IMF issues stark warning over climate change impact on Middle East

Economies will suffer further and half of region's countries could have an average daily temperature of 30°C

Children peek out of their flooded tent at the Umm Jurn camp for the displaced in Syria's Idlib province in January 2021. AFP
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The Middle East and Central Asia faces dire economic and financial consequences if nothing is done to address the worsening climate crisis, according to an International Monetary Fund report.

The IMF’s managing director, Kristalina Georgieva, said climate change was already affecting people’s lives and livelihoods in the region.

And the problem is only set to escalate if the world fails to rein in rising temperatures.

Addressing the World Government Summit, Ms Georgieva said the IMF’s new report, Feeling the Heat: Adapting to Climate Change in the Middle East and Central Asia demonstrated how urgent the issue was.

According to the report:

  • At just 1.1°C of warming, half the global population faces water insecurity at least one month per year. The problem will be particularly felt in this region.
  • So far this century, in an average year, climate disasters in the Middle East and Central Asia have injured and displaced 7 million people, caused more than 2,600 deaths and resulted in $2 billion in damage
  • To address the problem, the world needs to cut global emissions by one half by 2030

“With just 1.1 degrees Celsius of warming, half the global population faces water insecurity at least one month per year. And this is particularly strongly felt in this region,” she said.

“Over the past two decades, the frequency and severity of climate-related disasters here have been rising faster than anywhere in the world. Droughts in North Africa, Somalia and Iran. Epidemics and locust infestations in the Horn of Africa. Severe floods in the Caucasus and Central Asia.

“The list of disasters is quickly getting longer.”

As the new paper shows, the economic and financial implications of these climate impacts pose a “major threat” to growth and prosperity of the region, said Ms Georgieva.

IMF Managing Director Kristalina Georgieva speaks during the World Government Summit at the Dubai Expo 2020. Ebrahim Noroozi / AP

So far this century, climate disasters in the Middle East and Central Asia have injured and displaced 7 million people, caused more than 2,600 deaths and resulted in $2 billion in damage in an average year, she added.

“We also know that extreme weather events typically cut annual economic growth by 1–2 percentage points per capita.

“In the Caucasus and Central Asia sub-region, they even caused a permanent loss in the GDP level of 5.5 percentage points. Today’s climate challenges are already exacting a heavy toll.

"And we know our planet is set to keep on getting warmer. Even accounting for significant global cuts to emissions, by 2050, average summertime temperatures could exceed 30°C in half of the region’s countries.”

But there is much that could be done to address the problem, she said.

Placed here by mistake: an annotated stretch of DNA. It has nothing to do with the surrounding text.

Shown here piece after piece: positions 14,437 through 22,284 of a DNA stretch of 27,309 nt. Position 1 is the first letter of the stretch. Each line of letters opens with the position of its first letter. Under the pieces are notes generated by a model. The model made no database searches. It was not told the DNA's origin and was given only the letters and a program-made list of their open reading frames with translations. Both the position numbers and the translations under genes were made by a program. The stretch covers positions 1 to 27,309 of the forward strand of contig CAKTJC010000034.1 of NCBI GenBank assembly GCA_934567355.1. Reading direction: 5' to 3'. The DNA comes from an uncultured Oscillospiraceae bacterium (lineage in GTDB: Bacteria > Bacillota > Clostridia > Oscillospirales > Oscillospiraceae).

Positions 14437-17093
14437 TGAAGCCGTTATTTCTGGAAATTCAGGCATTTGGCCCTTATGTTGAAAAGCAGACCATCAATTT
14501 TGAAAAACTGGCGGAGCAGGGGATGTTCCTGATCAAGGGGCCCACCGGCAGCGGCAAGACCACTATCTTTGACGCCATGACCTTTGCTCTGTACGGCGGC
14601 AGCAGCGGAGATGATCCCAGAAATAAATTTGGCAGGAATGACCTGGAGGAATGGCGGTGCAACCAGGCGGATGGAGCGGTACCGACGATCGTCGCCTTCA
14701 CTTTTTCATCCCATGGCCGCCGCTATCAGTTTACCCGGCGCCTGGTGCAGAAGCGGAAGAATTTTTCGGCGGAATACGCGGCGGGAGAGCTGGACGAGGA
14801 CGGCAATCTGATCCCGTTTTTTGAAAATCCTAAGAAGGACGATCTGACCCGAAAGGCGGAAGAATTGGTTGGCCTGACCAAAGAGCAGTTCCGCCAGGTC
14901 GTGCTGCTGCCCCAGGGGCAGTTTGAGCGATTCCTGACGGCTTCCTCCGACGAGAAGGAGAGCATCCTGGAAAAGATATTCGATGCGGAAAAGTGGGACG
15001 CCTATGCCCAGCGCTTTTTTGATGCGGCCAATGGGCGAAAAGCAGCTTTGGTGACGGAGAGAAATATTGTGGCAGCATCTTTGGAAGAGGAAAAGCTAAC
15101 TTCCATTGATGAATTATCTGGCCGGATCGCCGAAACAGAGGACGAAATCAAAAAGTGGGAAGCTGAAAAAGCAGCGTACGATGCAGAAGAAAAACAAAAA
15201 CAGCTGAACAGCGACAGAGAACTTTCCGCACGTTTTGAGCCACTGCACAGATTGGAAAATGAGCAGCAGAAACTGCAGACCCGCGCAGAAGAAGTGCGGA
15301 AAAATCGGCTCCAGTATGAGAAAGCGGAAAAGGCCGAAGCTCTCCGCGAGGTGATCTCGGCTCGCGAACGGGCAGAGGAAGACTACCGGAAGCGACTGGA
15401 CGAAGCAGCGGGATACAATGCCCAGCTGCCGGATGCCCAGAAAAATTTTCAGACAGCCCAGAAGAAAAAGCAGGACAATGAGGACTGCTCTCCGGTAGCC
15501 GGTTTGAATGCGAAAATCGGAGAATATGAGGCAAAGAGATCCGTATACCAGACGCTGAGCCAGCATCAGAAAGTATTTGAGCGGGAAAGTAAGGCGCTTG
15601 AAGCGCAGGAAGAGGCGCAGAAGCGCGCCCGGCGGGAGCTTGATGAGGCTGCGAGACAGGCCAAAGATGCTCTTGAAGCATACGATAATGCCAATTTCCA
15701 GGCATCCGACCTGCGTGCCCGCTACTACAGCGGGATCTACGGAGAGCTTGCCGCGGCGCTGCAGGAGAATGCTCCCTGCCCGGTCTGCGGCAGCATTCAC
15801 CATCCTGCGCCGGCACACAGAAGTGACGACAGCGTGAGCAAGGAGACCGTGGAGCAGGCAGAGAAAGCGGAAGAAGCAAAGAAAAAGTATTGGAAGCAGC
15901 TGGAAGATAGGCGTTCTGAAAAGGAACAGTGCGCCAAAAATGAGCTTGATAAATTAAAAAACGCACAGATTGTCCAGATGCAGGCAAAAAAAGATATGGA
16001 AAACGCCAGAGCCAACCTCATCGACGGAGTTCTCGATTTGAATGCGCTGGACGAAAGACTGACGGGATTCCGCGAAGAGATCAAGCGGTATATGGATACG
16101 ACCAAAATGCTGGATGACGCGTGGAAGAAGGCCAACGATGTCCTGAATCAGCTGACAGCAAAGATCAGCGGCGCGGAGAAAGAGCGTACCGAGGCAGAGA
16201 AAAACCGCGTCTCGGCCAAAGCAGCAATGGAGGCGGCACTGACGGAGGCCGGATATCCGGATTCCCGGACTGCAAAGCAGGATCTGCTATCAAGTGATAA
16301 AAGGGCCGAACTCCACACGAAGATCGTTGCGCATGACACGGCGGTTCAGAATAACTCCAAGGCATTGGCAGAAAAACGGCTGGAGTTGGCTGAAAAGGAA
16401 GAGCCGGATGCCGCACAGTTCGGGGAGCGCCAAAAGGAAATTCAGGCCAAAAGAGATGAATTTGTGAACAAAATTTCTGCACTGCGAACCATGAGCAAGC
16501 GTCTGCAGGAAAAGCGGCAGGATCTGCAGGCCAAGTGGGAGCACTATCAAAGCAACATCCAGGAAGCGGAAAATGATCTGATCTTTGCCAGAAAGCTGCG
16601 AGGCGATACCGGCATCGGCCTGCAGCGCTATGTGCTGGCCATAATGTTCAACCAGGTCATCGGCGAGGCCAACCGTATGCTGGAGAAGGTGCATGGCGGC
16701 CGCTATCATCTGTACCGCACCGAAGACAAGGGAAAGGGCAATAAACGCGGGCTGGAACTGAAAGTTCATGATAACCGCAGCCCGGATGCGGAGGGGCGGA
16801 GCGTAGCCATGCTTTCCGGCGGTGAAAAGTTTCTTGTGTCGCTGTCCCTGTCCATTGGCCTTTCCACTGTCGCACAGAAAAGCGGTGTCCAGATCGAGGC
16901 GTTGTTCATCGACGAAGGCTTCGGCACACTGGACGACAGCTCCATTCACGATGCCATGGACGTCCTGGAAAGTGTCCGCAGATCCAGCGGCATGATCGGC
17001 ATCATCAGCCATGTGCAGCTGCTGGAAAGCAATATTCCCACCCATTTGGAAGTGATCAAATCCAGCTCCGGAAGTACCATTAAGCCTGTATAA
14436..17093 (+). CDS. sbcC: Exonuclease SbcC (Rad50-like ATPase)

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“First, all countries need to drastically reduce emissions to stabilise global temperatures and make the adaptation challenge more manageable,” said Ms Georgieva.

The world needs to cut global emissions by one half by 2030, she said.

To achieve that the IMF recommends a steadily rising carbon price, backed by equivalent non-pricing measures, together with green investments, and actions to ensure a just transition across and within countries.

“Here, the UAE has led regional efforts with its pledge to invest more than $160 billion in renewables to achieve net zero carbon emissions by 2050,” said Ms Georgieva.

Second, countries should prioritise high-value risk management measures, which are justified under all plausible future climate scenarios.

Egypt is investing in modern irrigation techniques, education and health care.

“The UAE is focused on clean energy, sustainable construction, and water conservation,” she said.

Third, adaption policies should be included in national economic strategies.

“Within these frameworks, specific interventions could help boost public investment in resilient infrastructure, including increased flood protection, better irrigation, and improved buildings,” said Ms Georgieva.

“Simulations for Morocco show that investment in water infrastructure improves resilience to droughts, reducing GDP losses by almost 60 per cent and containing shocks to public debt.”

As a result, public infrastructure investment needs could amount to 3.3 per cent of annual GDP for individual countries in the region over the next 10 years, more than twice the emerging market average, she said.

Countries should start mobilising revenue, increasing efficiency and reprioritising public spending where possible, domestically.

“On the international side, a good start would be for advanced economies to meet or exceed the goal of providing $100 billion a year in climate finance to developing countries. The IMF will play its part,” she said.

Ms Georgieva said the IMF was stepping up its engagement on climate to assist in several ways, including creating a chapter on green jobs in its next World Economic Outlook.

“This year, international attention on climate issues is squarely focused on the Middle East. Egypt will host Cop27 in November, and in 2023 it will be the UAE's turn,” she said.

“As we look ahead to these meetings, the international community must come together to discuss the critical importance for climate action, for our present and our future.

“The IMF stands ready to support our members as we work together in these efforts.”

Updated: March 30, 2022, 6:55 AM
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